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JUN 2016


Submited toSubmited to
Prof. Harish Kumar

Name-Rahul Kumar
Roll No-DM1517054

Introduction of the company

TRANSWEB EDUCATIONAL SERVICES PVT LTD. Is a prime online education providing
company It provides services to all over the world mostly in India and middle east countries.
It was founded by two ex-IITiansMr.AdityaSinghal and Mr.NishantSinhain 2007.
It is certified by Govt. of India.
It is a premier online education service providing company is making available its vast and
varied e-Learning expertise to friendly developing countries.
It has extended its business toward JEE and AIPMT entrance preparation and others in India
and 20 other countries in Middle East, Africa, South & South East Asia through
The success story of TRANSWEB EDUCATIONAL SERVICES PVT LTD. lies in its
Quality Management and excellence in project execution. The Company's organic and
inorganic growth has led to multiply its standalone as well as group turnover manifold.

Introduction to Online Learning

Online learning allows us to bring educational opportunities to you. This
type of learning is especially beneficial to students who live far aw ay from
campus, have busy work schedules, family demands, and other
commitments. Online courses are also an excellent option for students
who prefer to work independently at any time of day.
College educations come in all different shapes and sizes. One option that has grown in
popularity in recent years is online education earning a degree from one of many entirely
online universities or taking online classes through a traditional college. In fact, an annual

study by the Sloan Consortium, an online education organization, showed nearly 20 percent
of U.S. higher education students took at least one college course online in the fall of 2006.
Online college class or degree program usually means most of your communication with the
instructor and other students will take place online, either through email, message boards, or
chat room discussions. Some programs use pre-packaged software to deliver class materials
and assignments to you, while others require occasional on-campus classroom time for exams
or lab work. The college offering the courses may be located near you, or on the other side of
the country.

Online education is nothing new. Okay, the technology is relatively

new. However, the concept is over 170 years old and has its origins in a
correspondence course offered in Great Britain where the instructor
sent lessons and received students completed assignments by mail.
Distance learning was born, and todays online courses are modern
versions of their humble predecessors.
How did this all get started?
1960 The University of Illinois
While the Internet would not be created by the Department of Defence for another nine years, the
University of Illinois created an Intranet for its students in 1960. It was a system of linked
computer terminals where students could access course materials as well as listen to recorded
This would evolve into PLATO (Programmed Logic for Automatic Teaching Operations). At its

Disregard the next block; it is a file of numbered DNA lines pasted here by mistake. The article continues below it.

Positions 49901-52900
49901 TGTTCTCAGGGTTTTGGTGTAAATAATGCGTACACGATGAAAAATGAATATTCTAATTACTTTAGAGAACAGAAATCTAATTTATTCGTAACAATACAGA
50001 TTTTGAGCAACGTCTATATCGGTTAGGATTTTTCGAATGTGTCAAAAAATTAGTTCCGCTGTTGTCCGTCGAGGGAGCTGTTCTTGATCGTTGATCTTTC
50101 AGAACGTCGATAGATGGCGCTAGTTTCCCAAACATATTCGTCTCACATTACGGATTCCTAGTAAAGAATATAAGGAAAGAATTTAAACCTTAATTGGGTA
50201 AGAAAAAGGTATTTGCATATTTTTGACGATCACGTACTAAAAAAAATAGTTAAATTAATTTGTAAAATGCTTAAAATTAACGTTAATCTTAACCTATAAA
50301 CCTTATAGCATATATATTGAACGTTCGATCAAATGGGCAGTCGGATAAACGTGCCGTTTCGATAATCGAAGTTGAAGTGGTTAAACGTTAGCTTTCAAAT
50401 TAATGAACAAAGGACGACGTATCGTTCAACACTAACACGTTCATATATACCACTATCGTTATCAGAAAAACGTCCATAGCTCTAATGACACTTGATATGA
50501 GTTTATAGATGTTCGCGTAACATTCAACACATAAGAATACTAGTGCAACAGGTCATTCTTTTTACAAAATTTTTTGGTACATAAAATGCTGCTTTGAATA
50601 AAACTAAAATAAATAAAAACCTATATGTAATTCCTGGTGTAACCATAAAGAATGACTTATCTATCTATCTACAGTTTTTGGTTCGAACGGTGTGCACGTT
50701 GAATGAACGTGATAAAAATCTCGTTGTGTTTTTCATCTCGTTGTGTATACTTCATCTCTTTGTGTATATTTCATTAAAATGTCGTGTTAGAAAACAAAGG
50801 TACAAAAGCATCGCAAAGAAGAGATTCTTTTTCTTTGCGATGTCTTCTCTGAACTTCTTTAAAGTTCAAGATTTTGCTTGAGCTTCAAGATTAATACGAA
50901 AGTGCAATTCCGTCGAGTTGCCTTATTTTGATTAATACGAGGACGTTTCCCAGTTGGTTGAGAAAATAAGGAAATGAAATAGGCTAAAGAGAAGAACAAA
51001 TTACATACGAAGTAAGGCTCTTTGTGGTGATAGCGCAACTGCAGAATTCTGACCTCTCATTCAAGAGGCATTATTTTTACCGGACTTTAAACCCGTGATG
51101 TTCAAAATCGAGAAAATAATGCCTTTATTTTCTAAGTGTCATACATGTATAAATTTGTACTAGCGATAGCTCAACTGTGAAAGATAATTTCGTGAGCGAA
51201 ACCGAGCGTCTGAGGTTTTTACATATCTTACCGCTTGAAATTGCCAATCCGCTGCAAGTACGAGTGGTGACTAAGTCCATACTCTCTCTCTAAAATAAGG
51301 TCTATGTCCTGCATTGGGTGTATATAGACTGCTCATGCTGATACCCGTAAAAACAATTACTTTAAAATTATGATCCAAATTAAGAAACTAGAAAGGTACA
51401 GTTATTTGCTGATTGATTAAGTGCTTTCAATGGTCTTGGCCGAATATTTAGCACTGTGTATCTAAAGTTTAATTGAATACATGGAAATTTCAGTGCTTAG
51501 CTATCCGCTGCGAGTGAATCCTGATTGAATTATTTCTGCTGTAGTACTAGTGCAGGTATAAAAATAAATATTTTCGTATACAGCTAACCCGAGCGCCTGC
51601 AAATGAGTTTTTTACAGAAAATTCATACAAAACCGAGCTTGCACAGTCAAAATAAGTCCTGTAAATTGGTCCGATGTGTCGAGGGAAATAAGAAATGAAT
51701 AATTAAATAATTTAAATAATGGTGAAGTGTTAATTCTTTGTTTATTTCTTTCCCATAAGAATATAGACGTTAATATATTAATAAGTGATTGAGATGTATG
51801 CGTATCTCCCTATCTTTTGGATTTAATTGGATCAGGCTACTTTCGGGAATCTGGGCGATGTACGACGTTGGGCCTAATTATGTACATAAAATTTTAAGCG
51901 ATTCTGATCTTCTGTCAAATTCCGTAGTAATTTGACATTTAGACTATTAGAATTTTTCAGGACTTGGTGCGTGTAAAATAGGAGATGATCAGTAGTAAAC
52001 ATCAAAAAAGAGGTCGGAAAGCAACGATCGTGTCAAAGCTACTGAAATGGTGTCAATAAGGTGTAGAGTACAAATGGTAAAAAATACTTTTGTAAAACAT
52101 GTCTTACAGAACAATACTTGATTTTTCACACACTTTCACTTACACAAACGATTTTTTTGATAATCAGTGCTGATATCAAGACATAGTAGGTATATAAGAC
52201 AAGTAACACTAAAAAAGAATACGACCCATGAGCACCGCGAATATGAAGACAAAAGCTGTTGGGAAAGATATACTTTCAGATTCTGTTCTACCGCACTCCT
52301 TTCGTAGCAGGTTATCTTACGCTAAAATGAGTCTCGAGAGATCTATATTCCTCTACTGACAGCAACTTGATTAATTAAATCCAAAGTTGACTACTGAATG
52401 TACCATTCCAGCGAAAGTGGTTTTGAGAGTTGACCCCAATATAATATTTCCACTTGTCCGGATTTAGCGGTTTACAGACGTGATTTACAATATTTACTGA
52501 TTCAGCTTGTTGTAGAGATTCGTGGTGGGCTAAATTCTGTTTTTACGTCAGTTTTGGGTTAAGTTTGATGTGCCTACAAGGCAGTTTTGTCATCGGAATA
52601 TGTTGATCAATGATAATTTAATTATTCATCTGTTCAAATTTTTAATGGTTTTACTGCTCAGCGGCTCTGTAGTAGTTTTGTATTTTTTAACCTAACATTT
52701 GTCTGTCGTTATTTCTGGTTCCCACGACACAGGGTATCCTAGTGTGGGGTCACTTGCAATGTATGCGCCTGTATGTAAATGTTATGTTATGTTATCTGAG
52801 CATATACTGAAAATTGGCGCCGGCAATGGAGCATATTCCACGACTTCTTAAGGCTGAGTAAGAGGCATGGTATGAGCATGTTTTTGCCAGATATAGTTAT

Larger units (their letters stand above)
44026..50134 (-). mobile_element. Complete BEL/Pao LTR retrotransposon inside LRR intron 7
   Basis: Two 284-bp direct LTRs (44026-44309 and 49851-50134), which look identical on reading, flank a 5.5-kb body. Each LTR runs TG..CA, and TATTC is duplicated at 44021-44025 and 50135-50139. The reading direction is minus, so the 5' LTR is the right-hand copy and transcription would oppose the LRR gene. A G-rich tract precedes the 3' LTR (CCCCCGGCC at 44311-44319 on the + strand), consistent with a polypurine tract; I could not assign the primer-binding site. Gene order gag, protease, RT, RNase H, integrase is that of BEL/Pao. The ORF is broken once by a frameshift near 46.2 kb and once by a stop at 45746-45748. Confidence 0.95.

height, PLATO operated on thousands of terminals across the globe. More interestingly, PLATO
would be used to create many of the concepts of social networking that we know today: message
boards, chat rooms, screen sharing, and even MMORPGs.
1979 Lemonade Stand
Arguably the first massively played educational computer game, Lemonade Stand was released in
1979 for Apple II, and the game was included with Apple software packages throughout the 80s.
The concept was simple, create a successful lemonade stand, but the impact was great. It
introduced a generation to the idea of learning with computers and, more specifically, to the idea
of learning in virtual environments.
1984 Electronic University Network (EUN)
Established with the mission of helping colleges and universities expand the availability of online
courses, EUN offered its first online course in 1986 for use with DOS and Commodore 64
computers. However, this was before the invention of the World Wide Web, and students had to
use proprietary software and communicate over telephone lines. The EUN began collaborating
with America Online in 1992, serving as its higher education coordinator.

1994 CALCampus
This was the year when access to the Internet was exploding with companies such as America
Online, Delphi, CompuServe and a host of other local Internet providers transforming stand-alone
desktop computers in peoples homes into windows to the world. The greater number of people
with Internet access allowed what was formerly a small, offline adult learning centre, CALC
(Computer Assisted Learning Centre), to evolve into CALCampus, which offered the first courses
that we would recognize as online with real-time instruction and interaction over the Internet.
1997 California Virtual University (CVU) and the Journal of Asynchronous Learning
Networks (JALN)
CVU was established in 1997 as a clearinghouse to provide information about all online courses
available from accredited California colleges and universities. While it would ultimately fold in
1999 for political reasons, the concept spurred numerous online resources providing students with
information about online education opportunities, such as California Virtual Campus.
Despite the rather confusing title of the publication, the Journal of Asynchronous Learning
Networks (JALN) was a watershed moment in online education. Created by the prestigious Sloan
Consortium, JALN is a peer-reviewed journal that provided a dedicated space for academic
research focused solely on online education. This made it distinctive from other publications that
also included research on other types of distance learning.
1999 Accreditation for Jones International University
North Central Accreditation is offered to Jones International University in 1999. This marked a
turning point for online education, taking it from the sidelines of college education and improving
its image as a legitimate alternative to traditional, classroom-based college instruction.
2002 OpenCourseWare Project
MIT begins offering lectures and course materials online through its OpenCourseWare project in
2002, most of which is provided free of charge to anyone in the world. The goal is to offer these
materials for all MIT courses. However, the legal logistics of intellectual property issues not
instructor willingness present obstacles as the materials are released under a Creative Commons